Friedrich Müller (also known as Friedrich Müller-Langenthal) was bishop of the Evangelical Church of Augustan Confession of Romania during the period 1945–1969. He was known as an uncomfortable ecclesiastical personality for the communist regime; this is why the Securitate attempted, unsuccessfully, to eliminate him in the 1950s. Bishop Müller was one of the bishops who opposed the limitations imposed by the communist regime on the practice of catechisation of children and young people for their religious confirmation. He is the author of many documents in the High Consistory Collection which illustrate this opposition.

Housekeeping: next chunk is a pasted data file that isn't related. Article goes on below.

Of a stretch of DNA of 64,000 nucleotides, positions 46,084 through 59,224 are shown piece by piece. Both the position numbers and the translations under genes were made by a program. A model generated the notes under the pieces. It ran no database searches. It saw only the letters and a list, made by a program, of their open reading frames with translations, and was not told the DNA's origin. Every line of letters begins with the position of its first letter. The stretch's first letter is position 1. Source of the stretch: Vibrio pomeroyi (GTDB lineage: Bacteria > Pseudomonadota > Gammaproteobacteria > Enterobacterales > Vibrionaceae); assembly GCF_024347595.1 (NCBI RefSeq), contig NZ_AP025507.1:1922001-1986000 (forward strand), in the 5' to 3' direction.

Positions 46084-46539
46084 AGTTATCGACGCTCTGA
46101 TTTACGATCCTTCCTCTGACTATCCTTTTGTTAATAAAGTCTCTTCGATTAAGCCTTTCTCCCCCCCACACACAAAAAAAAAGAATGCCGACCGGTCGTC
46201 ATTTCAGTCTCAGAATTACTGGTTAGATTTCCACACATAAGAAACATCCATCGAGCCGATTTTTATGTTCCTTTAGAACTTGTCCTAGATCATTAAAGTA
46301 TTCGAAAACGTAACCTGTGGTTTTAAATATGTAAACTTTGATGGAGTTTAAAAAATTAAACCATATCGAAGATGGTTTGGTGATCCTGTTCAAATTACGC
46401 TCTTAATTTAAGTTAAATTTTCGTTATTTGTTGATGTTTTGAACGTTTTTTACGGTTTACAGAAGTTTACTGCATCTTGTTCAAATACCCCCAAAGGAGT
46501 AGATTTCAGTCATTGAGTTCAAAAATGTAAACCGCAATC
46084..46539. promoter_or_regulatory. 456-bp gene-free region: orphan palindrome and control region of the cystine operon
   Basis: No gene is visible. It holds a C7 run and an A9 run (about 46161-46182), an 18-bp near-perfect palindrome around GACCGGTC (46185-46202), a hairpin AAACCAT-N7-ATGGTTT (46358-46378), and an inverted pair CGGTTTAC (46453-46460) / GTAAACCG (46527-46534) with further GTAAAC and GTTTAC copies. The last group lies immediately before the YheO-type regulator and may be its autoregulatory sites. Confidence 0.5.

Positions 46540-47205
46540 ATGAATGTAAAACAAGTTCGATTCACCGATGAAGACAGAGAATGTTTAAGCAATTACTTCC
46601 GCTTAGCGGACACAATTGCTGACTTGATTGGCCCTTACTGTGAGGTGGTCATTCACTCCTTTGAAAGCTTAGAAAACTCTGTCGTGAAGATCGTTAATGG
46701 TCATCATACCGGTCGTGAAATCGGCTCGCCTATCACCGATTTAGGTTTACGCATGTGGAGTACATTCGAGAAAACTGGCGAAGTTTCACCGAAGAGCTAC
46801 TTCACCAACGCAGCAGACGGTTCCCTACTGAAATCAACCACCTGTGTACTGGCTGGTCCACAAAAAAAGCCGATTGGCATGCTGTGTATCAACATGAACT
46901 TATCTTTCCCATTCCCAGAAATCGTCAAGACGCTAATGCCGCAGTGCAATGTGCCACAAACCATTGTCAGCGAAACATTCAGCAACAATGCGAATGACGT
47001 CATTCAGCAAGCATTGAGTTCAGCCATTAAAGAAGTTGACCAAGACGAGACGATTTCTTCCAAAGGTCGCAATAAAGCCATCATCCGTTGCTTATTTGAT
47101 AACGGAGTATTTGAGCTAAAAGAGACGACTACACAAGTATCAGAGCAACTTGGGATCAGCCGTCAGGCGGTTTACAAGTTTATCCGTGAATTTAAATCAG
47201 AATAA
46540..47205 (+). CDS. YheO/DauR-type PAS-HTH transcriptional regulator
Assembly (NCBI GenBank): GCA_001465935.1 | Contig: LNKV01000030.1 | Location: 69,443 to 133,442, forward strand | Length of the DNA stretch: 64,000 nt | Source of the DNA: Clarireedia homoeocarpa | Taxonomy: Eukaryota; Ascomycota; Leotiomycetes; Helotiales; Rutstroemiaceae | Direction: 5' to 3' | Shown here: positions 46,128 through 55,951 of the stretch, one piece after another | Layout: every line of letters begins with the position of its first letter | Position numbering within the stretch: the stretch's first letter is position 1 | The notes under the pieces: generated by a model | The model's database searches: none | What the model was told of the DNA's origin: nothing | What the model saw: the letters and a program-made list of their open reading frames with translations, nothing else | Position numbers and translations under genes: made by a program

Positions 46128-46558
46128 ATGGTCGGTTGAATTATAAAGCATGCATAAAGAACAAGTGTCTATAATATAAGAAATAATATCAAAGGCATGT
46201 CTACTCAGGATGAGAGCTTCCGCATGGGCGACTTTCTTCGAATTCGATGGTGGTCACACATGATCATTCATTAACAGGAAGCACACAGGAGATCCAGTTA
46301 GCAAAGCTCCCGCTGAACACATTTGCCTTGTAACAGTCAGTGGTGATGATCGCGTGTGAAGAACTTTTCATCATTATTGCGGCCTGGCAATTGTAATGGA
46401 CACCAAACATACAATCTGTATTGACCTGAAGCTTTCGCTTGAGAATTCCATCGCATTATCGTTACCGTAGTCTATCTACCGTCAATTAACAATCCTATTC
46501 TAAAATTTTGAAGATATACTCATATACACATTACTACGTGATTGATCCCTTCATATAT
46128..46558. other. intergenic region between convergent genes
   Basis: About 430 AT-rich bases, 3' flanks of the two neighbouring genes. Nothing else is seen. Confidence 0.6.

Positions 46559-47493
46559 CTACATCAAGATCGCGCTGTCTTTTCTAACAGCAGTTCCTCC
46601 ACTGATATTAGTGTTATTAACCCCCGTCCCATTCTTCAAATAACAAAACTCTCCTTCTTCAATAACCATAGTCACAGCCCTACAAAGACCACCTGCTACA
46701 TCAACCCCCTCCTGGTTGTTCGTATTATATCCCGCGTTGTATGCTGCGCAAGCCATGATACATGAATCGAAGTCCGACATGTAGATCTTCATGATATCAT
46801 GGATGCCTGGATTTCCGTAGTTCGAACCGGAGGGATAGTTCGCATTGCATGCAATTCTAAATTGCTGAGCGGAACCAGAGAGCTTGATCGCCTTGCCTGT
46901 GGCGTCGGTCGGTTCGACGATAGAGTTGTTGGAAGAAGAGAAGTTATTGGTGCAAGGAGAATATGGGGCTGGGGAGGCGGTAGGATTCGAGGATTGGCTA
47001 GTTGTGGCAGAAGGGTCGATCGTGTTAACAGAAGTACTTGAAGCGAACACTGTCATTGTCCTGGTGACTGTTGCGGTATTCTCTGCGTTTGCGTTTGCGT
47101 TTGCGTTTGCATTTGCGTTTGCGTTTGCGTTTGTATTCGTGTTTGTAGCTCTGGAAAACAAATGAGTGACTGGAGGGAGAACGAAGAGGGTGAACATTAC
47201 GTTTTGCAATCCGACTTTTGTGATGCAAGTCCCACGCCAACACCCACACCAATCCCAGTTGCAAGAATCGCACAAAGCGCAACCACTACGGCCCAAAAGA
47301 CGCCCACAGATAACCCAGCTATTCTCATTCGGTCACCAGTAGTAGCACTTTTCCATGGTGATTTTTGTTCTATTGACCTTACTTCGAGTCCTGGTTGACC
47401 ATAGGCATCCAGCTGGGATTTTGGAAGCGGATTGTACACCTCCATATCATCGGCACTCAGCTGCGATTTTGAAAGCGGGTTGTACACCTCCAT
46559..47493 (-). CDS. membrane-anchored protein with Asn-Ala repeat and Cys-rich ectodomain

Friedrich Müller was born on 28 October 1884 in Valea Albă/Lagenthal (now in Alba county, Romania) in a peasant family and, because his parents died when he was very young, he was brought up by richer relatives. After finishing high school in Sibiu, he studied physics, geography, and theology, and then history, geography, and theology at the universities of Leipzig, Cluj, Vienna, and Berlin (1903–1909). Given his complex intellectual background, the High Consistory made him counsellor for denominational schools in the interval 1922–1928. In 1932, he failed to occupy the position of bishop. However, the same year he became episcopal vicar. Between 1940 and 1944, the Evangelical Church A.C. of Romania came under the control of the local Nazi movement. In this context, in November 1940, Müller opposed the taking-over of denominational schools by the German Ethnic Group in Romania, an organisation controlled by the local Nazis, which managed every aspect in the life of Germans living in Romania (Traşcă 2011, 324). Prior to this moment, however, Müller had displayed no anti-Nazi attitudes in the community. On the contrary, he made a few pro-Nazi public statements in the late 1930s. After 23 August 1944, when Romania joined the Allies in World War II, the pro-Nazi bishop Wilhelm Staedel was demoted. The episcopacy became a source of conflict between the former Bishop Viktor Glondys, forcefully removed by the Nazis, and Friedrich Müller, who argued in support of new choices. Müller was elected bishop in April 1945 following the church elections. At this moment the situation of the Evangelical Church A.C., and indeed that of Transylvanian Saxons in general, was very difficult. According to a report of the High Consistory, there were 229 active ministers in 1943, but the number had dropped to 122 ministers by 1945 (Müller 1995, 21). The deportation of ministers to the USSR and the arrests carried out by the Securitate were the main causes for this decline. The deportation of the adult Saxon population from Transylvania to the USSR and the confiscation of their property led to the massive poverty of church parishes. Despite this difficult situation, the church’s authority increased as it was the only institution of importance for the Transylvanian Saxons which had not been suppressed in the period 1944–1945.